By Lem Satterfield
WBC heavyweight king Deontay Wider made it clear that lineal champion Tyson Fury is exhibiting “nervous behavior” owing to recent shake-ups among the challenger’s corner men and the relocation of his training camp in advance of “The Bronze Bomber’s” pursuit of his eighth knockout in as many defenses on December 1 at The Staples Center in Los Angeles (Showtime PPV, 9 p.m. ET/ 6 p.m. ET).
“I’m a different monster in that ring and [Fury] knows it. That’s why he had to have three trainers. I don’t have to have nothing but the ones that I’ve been with. But if he’s such a big guy and he’s supposed to be able to do all of this sh*t, why does he need to have so many trainers for little old me?” asked the 6-foot-7 “Bronze Bomber” (40-0, 39 KOs), of Tuscaloosa, Alabama.
“[I’m] someone who is supposed to only have a right hand, can’t box, or somebody who doesn’t go by the textbook. Why do all these fighters have to have so many resources and different things just to fight little old me?...If he says there’s not a man born of women that will be able to beat him, the why in the f*** is he switching up on all of his trainers?”
Wilder spoke of Fury (27-0,19 KOs) of Manchester England, during a Thursday conference call. Fury has added former Manny Pacquiao trainer Freddie Roach as a cut man to his list of trainers that include former 140-pound champion Rick Hatton and first-time head corner man Ben Davison, who has replaced Fury’s uncle, Peter Fury.
Peter Fury was guided his nephew during his career-defining unanimous decision over long-reigning Wladimir Klitschko (64-5, 53 KOs), a feat that ended 6-foot-6 “Dr. Steelhammer’s” dominance at 22-0 (15 KOs) and 11 ½ years as Fury became lineal IBF/WBA/WBO/IBO champion in November 2015.
“I would have been happier if he had Peter. That’s who he really needs, because his only claim to this game is beating [Wladimir] Klitschko, and Peter was the one who was with him for that. Peter knows him and knows what he’s about,” said Wilder.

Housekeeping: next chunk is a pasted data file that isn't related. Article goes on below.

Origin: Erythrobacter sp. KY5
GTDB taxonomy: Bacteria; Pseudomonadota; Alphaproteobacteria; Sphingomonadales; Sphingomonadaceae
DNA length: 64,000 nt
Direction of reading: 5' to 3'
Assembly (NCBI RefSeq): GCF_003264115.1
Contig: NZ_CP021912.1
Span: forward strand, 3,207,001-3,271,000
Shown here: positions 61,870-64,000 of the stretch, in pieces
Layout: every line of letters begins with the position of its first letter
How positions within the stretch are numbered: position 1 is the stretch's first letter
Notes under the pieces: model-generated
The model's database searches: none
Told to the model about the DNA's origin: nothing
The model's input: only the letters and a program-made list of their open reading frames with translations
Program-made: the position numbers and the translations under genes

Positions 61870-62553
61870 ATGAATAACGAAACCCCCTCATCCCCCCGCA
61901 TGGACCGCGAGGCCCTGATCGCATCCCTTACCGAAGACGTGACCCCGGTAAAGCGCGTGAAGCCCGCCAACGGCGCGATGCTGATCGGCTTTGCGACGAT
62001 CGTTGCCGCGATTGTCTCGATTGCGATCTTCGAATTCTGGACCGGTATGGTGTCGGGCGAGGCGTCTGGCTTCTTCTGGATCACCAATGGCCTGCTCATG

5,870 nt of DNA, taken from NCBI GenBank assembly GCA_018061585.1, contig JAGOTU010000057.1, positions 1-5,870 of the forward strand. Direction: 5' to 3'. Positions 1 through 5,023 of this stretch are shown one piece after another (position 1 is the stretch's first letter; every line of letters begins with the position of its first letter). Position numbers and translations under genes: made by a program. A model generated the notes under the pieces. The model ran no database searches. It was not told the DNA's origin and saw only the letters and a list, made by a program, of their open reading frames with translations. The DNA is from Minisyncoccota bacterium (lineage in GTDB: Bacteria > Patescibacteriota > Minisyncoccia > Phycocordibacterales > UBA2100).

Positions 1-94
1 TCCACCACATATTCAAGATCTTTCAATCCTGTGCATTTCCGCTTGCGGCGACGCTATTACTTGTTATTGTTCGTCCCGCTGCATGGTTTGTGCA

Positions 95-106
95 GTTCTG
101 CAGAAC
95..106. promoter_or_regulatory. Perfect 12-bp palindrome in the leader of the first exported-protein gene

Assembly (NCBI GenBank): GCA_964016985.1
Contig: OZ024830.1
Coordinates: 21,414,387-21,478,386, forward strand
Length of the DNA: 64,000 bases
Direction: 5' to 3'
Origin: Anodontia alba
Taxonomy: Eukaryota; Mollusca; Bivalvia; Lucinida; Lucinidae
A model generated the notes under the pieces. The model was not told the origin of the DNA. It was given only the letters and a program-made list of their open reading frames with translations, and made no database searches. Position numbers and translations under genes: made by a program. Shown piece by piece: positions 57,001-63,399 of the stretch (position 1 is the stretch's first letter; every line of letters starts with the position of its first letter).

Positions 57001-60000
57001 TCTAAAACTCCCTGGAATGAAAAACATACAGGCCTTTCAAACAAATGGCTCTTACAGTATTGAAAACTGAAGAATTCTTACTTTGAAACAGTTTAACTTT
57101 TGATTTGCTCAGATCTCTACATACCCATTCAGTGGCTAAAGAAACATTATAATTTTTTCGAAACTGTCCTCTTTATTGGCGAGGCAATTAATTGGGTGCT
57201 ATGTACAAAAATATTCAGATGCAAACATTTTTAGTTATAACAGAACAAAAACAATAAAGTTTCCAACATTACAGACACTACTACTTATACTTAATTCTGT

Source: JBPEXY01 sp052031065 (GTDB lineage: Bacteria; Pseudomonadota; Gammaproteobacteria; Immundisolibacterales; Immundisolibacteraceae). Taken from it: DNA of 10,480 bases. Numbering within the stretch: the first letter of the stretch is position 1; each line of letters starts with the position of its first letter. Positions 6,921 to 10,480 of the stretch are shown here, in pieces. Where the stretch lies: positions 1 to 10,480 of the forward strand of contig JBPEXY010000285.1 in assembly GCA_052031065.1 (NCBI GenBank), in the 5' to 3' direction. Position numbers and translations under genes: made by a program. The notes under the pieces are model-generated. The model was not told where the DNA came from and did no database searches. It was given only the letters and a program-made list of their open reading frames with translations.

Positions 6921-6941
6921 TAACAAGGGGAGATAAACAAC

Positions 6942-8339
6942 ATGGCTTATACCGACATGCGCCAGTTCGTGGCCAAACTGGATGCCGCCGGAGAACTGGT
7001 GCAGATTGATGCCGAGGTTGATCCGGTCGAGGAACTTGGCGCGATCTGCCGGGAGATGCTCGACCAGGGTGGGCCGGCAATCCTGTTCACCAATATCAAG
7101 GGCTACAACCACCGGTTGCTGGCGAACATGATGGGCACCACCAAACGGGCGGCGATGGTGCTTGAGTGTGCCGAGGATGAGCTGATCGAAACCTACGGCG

“So when you don’t have your original trainer who knows you in and out and who has been with you from the start, and you start [going] with other trainers and seeing who has a name out there, they don’t know you. In this short period of one month’s time, [other trainers are] not going to fully get to know you. His style was created by another trainer [Peter Fury] from the beginning, so to me, that seems like nervous behavior.”
Last month, “The Gypsy King” moved his training camp from the high altitude of Big Bear Lake, California, to the Los Angeles. The 6-foot-9, 255-pound Fury began training at Roach’s Wild Card Boxing Club in Hollywood three weeks ago. Fury had been training at Abel Sanchez’s gym, The Summit, in Big Bear Lake since he started training camp early in October.
“Up in Big Bear, [Fury] couldn’t even stay in Big Bear and had to come down because that was too much for you,” Wilder said. “ He had Abel Sanchez up there, a wholly different trainer. Now, you’re coming to sea level where you can take it, and you’ve got the other trainer.”
Davison replaced Peter Fury as his head trainer when Fury seriously initiated his comeback in January. Although Davison still is Fury’s head trainer, Fury said Roach has carte blanche as a member of his team.
“Whatever Freddie wants to do, he can do.Freddie’s his own man. Whatever he wants to do, he’ll do in the corner. I’m sure he will,” said Fury. “It’s always good to have experience in the corner. It’s always good to have a wise hand in the corner, and it’s gonna be to my advantage.”
But whatever Fury does, Wilder said it won’t make a difference.
“It doesn’t matter to me. I want him to be comfortable and to get the trainer that he feels will bring the best out of Tyson Fury. I want the best Tyson Fury that we can possibly get,” said Wilder.
“But I’m already hearing excuses. Every time I fight, I get f****ing excuses, and I’m tired of it In this fight, I will knock him out.”